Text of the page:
How To Build A Light Table (Or Inspecting 50,000 Film Slides)

When our sister company, Spiffy Gear, designed and built the Light Blaster™ slide projector they (and we) had to go over slides. Lots of slides. How many? I don’t have an exact number but it was somewhere around 50,000 35mm slides that we salvaged from flea markets, old slide projectors, 2nd hand stores and photographers who were passionate about using their old slide collections again.

How To Build A Light Table (Or Inspecting 50,000 Film Slides)

Going over 50,000 is not an easy task and we cleaned each slide and verified that it is not NSFW (some were definitely NSFW). This is a hard task to do without the appropriate tools, so we build each of the reviewers a small light table that they can watch the slides on.

If you were not shooting in the film age, a light table is a back illuminated table (or box) that you set positives and negatives on view them properly. This is how you watch contact sheets and this is how we set out to watch our mass collection of slides.

Today, I am going to show you how to build one.

Materials

How To Build A Light Table (Or Inspecting 50,000 Film Slides)

  • A wooden box – I got mine at an Arts and Crafts store
  • An cool white LED strip – kinda like this one. The length you’d be needing depends on the size of the box.
  • A 12V power source – I used a power adapter from an old router combined with a female Jack I bought at the neighborhood electronics store.
  • A translucent piece of Plexiglas. I got mine from a sign store. They were extremely nice and took a scrap piece and cut it to size at no cost.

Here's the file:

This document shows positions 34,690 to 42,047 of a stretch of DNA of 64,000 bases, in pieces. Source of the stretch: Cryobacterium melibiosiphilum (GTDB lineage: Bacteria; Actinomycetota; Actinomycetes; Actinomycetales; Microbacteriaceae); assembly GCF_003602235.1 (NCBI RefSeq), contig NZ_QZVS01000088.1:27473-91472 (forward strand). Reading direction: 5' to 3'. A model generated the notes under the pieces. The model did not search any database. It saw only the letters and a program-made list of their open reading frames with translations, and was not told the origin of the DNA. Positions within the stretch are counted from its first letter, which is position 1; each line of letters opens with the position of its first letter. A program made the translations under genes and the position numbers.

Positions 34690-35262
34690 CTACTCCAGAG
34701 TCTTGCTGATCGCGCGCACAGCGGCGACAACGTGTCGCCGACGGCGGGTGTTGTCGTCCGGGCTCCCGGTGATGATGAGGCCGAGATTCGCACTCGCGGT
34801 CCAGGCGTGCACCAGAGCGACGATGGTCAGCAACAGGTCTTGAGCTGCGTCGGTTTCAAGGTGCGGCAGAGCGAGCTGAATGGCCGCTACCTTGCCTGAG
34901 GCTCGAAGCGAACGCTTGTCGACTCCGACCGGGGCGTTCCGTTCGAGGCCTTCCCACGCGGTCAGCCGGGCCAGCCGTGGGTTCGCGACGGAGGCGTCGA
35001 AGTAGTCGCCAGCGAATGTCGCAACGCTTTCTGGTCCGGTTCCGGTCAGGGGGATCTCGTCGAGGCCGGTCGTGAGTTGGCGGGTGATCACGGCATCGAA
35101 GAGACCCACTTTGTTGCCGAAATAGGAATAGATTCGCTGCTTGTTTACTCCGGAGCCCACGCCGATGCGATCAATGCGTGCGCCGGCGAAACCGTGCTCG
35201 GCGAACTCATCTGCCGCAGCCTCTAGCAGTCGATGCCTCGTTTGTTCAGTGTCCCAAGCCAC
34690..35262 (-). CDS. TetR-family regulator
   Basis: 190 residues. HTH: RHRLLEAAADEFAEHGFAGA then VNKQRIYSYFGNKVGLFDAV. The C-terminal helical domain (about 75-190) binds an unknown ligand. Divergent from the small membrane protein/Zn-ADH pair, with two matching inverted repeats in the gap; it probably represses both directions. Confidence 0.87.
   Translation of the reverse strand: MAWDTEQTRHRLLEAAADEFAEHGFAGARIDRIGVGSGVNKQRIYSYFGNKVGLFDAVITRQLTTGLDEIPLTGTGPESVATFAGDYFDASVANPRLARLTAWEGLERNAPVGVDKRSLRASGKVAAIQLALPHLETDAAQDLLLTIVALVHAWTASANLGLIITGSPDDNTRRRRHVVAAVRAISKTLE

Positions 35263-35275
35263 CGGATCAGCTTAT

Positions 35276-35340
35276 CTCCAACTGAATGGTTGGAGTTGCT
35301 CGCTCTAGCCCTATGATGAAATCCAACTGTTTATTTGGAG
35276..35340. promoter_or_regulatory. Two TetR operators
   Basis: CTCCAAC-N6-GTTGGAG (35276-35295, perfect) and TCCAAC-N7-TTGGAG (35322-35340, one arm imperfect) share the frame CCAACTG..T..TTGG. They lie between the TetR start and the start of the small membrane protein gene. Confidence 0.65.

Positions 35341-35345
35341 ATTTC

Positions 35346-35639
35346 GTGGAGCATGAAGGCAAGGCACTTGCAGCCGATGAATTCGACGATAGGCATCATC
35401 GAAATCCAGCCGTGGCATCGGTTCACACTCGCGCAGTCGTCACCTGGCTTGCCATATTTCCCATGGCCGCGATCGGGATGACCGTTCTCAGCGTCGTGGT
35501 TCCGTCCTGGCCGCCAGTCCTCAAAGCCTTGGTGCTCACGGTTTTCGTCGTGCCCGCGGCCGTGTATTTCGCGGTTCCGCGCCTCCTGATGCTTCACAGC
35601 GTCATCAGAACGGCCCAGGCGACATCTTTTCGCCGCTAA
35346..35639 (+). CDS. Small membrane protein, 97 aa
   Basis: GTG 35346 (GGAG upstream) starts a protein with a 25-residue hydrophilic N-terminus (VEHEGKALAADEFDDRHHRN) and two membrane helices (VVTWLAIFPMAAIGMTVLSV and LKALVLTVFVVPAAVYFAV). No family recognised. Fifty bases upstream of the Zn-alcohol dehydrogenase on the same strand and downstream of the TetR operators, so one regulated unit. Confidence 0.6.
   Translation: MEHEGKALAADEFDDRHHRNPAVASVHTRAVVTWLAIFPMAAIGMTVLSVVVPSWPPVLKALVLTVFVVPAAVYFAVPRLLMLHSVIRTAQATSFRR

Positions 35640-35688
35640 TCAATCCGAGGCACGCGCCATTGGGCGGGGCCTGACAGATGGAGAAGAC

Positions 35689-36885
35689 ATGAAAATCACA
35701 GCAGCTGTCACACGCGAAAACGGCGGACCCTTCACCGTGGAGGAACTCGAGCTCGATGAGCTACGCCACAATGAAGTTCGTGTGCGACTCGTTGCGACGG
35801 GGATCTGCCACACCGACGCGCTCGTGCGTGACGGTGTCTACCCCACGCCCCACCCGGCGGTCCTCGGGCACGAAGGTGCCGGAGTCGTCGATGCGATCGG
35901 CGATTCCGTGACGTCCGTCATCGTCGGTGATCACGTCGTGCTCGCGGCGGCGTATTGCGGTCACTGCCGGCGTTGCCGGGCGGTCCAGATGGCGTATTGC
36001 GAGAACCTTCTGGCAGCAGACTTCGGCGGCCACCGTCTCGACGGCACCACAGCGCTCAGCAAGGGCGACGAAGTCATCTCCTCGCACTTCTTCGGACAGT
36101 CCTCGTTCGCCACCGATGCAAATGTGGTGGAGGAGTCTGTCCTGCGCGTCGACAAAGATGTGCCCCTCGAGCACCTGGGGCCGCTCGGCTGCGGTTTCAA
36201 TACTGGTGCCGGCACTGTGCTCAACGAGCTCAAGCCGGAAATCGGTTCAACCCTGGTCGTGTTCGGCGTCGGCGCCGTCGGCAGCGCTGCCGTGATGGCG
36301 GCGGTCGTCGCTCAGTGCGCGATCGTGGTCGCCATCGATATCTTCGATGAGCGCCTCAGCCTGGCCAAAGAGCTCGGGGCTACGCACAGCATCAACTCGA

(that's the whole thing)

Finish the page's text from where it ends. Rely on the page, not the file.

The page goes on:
• Some white paint
  • You would also need a soldering iron and core, some epoxy, a drill, a bit of wire and two small wedges of wood or plastic.

Steps

First you want to measure the inner length of the box. Each LED strip that you will later cut will be at that length. Make sure you leave some spare space for wiring when you cut the strips.

How To Build A Light Table (Or Inspecting 50,000 Film Slides)

Te number of strips really depends on the width of the box, I placed a strip roughly every 3 centimeters for even illumination.

Now that you have the length and number of LED strips snap a few strips from the LED reel. The strip usually breaks every 3 LEDs. It is like a game of Blackjack you need to be as close as you can to the desired length but not go over it.

How To Build A Light Table (Or Inspecting 50,000 Film Slides)

You want the light to be as clean as it can be, without the warmth coming from light bouncing back from the wood, so paint the box white.

Next up is the soldering part. Create a mat of LED strips, all facing the same direction and solder them positive to positive, negative to negative all on the same side.

How To Build A Light Table (Or Inspecting 50,000 Film Slides)

The last strip is soldered to the power jack.

How To Build A Light Table (Or Inspecting 50,000 Film Slides)

Drill (or punch) a hole and thread the power jack through the hole. Fix it in place with Epoxy.

How To Build A Light Table (Or Inspecting 50,000 Film Slides)

Now peel off protective tape off of the adhesive side of the LED strip and apply them to the box. make sure you keep the distances even.

The last step is to affix the stow small wooden pegs to the box so that the Plexi can easily rest on them.

How To Build A Light Table (Or Inspecting 50,000 Film Slides)

When not in use, I place a small drawer protective sheet inside and throw the power block in. This way the unit is self contained. Over above the picture below to see the light output from the box.

How To Build A Light Table (Or Inspecting 50,000 Film Slides)

As we now say around here,

Happy Blasting.

  • Laurent

    Simple and effective… :-) But even if I know LEDs don’t produce a lot of heat, maybe some holes to let the air move in and out could be an (small) improvement ? As painting the whole Inside of the box, including the Plexi supports…

  • BillyWXY

    good creative, i think it is not cheap, and it is too big.
    my soft light box only 20$. can see 8*10 film